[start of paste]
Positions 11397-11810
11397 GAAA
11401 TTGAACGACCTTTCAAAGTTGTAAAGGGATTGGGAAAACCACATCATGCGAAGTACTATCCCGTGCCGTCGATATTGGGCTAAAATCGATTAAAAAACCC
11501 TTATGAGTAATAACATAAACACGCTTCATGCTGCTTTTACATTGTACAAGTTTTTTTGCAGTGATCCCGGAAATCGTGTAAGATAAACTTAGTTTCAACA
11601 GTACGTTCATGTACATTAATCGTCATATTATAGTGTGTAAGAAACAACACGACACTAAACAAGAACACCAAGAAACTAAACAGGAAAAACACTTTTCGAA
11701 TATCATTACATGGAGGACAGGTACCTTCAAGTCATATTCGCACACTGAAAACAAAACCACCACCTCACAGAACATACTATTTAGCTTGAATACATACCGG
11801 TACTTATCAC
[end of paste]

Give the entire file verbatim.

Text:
Positions 11397-11810
11397 GAAA
11401 TTGAACGACCTTTCAAAGTTGTAAAGGGATTGGGAAAACCACATCATGCGAAGTACTATCCCGTGCCGTCGATATTGGGCTAAAATCGATTAAAAAACCC
11501 TTATGAGTAATAACATAAACACGCTTCATGCTGCTTTTACATTGTACAAGTTTTTTTGCAGTGATCCCGGAAATCGTGTAAGATAAACTTAGTTTCAACA
11601 GTACGTTCATGTACATTAATCGTCATATTATAGTGTGTAAGAAACAACACGACACTAAACAAGAACACCAAGAAACTAAACAGGAAAAACACTTTTCGAA
11701 TATCATTACATGGAGGACAGGTACCTTCAAGTCATATTCGCACACTGAAAACAAAACCACCACCTCACAGAACATACTATTTAGCTTGAATACATACCGG
11801 TACTTATCAC